How to respond when my boss criticises
February 22, 2018 9:49 AM   Subscribe

I have been working on a change management project with a multi-discipline group within my company. The boss we are delivering the project to thinks it is excellent as does her boss. My boss however is not happy with how it is turning out - basically he doesn't want the organisation to change, thinks we should refuse to change, and is trying to organise against what we are doing. The others on the multidisciplinary team don't report to him - only me.

It is almost annual review time and while everyone else on the team is expecting high praise for our work on this project I am expecting the exact opposite. I could use some advice please on how to react when:

1. My boss criticises the project work (I actually think it's very good as do most others)
2. My boss asks me to make changes that I, the rest of the team, and the boss we are delivering to disagree with.

And also because the project has been so intense and I am overloaded (which I have told him) and had a period of medical leave I have fallen behind on another project. So:

3. What do I say when criticised for falling behind?

When I've spoken to the boss I'm delivering to she has been incredibly supportive of me. She says he has become a "cartoon character" of himself and that others in the organisation can see it. She has spoken to their mutual boss about it (she and my boss are on the same level) and she has recommended I just ignore it. I will do so and expect he will calm down, but in the meantime how do I get through my annual review? I could use advice in phrasing and attitude. Thank you.
posted by hazyjane to Work & Money (4 answers total) 4 users marked this as a favorite
how's your relationship with your boss outside of this project? Can you have a frank conversation with him about it? I'd say something along the lines of that you know he's not excited about it, but it's not your choice to implement or how. (are you trying to meet an ISO/industrial standard? If so, I'd lean hard on how just how not up to you the requirements are)

If you otherwise have a good working relationship I might do a touch of brown nosing here (I'm not proud) - You'd rather be working only on departmental stuff/implementing his changes, etc, etc. But, the big thing is that you don't want to be punished for making the best of a bad situation.

I'd also circle back to the boss you're reporting to that said not to worry, and ask her what's her plan in the case that you DO get a bad review. It's easy for her to say not to worry. But if the org isn't going to have your back to do the necessary work, it's not worth it to prioritize it over your own departmental work that you fell behind on. Make your review her problem.

Best of luck, one change point control lead to another.
posted by Caravantea at 11:55 AM on February 22, 2018 [1 favorite]

Have you had an annual review with this boss before?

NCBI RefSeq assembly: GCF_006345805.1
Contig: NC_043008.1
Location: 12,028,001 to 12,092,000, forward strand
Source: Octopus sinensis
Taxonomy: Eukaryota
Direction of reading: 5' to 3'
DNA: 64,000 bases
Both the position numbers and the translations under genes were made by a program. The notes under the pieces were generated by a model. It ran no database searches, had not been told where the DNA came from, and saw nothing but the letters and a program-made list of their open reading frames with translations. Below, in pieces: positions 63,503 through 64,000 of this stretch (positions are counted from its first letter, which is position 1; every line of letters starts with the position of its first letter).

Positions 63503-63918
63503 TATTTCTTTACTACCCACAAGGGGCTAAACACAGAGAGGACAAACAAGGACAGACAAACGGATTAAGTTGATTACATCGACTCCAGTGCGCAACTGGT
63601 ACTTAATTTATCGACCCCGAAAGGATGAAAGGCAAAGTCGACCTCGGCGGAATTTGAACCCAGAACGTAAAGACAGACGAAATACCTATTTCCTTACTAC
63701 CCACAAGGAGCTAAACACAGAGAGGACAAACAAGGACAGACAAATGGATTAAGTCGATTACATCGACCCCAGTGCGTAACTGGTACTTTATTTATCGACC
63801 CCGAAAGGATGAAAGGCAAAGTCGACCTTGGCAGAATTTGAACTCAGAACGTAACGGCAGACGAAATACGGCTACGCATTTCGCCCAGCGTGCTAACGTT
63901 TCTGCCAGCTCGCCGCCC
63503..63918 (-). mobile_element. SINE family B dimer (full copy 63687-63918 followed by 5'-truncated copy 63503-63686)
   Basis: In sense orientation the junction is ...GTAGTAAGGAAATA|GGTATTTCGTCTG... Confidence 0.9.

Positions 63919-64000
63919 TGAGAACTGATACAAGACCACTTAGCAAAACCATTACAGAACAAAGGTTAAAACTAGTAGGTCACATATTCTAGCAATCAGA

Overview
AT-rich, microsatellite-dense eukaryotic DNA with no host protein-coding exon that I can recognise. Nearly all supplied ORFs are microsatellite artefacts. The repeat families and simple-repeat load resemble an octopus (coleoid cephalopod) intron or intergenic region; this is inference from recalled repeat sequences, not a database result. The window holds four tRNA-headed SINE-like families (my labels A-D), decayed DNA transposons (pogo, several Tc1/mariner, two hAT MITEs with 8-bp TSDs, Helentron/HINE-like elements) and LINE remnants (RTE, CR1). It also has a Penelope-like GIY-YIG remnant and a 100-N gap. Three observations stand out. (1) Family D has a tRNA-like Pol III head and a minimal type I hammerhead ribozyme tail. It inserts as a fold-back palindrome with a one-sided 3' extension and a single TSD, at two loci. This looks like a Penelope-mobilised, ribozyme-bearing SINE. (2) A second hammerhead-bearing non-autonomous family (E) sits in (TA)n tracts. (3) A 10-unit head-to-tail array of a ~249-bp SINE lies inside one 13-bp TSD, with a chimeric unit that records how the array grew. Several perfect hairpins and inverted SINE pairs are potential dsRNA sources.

The review should be based on your performance, not on the viability or your boss's opinion of the project you've been assigned to work on. The business makes decisions on where to put effort - your performance of your own effort should be all that is criticized in your annual review, not on the company's decision and direction.

If your boss veers off into the weeds, you can professionally steer him back towards what did and did not work with your performance itself, and what you can do better going forward.

Go in there prepared with a list of your accomplishments, what you think worked, what you would like help with in order to improve in X area, how your boss can help tangibly to remove roadblocks or authorize training, etc.

I'm not sure how medical leave is viewed outside of the USA, but here it is a legal matter that involves HR, and a good manager should not bring it up as a ding in your annual review.

Do you have any quantifiable data to show that you are overloaded? Can you ask your boss for help prioritizing work so that you either don't neglect the other project or to help support you in neglecting the other project because this first project is more important?
posted by jillithd at 11:56 AM on February 22, 2018 [1 favorite]

Can you talk to the boss you're delivering to and she was she thinks? You said she has spoken to her boss about it, so maybe if your boss gives you a bad review, the boss above may be able to override it or just ignore it. It's good that you've already spoken with her about it - I think it's good to lay the groundwork in case you get a bad review, but I wouldn't assume your review will be bad.

The thing is, falling behind on another project isn't the business of the boss you're delivering to, so if that's why your review is bad, she can't help you on that. So you may wish to speak to your actual boss and see how can improve. I would think, if anything, you'd get a neutral review where there are areas to improve, and then you can work with your boss on addressing them, which is not the end of the world. In the organization's I've worked at, it would've been unusual if no one had any areas for improvement.

Also, to be honest, kissing your bosses' ass a bit and going out of your way to help him in the lead-up before the performance review would not hurt.
posted by AppleTurnover at 1:44 PM on February 22, 2018

Some organizations have a process to dispute or appeal a performance review. If you think you can show evidence that something on your performance review is inaccurate this route may be available to you. Check your HR policies. Usually an appeal goes before a panel of HR and/or other managers who are not your boss. Good luck.
posted by Justin Case at 8:16 AM on February 23, 2018

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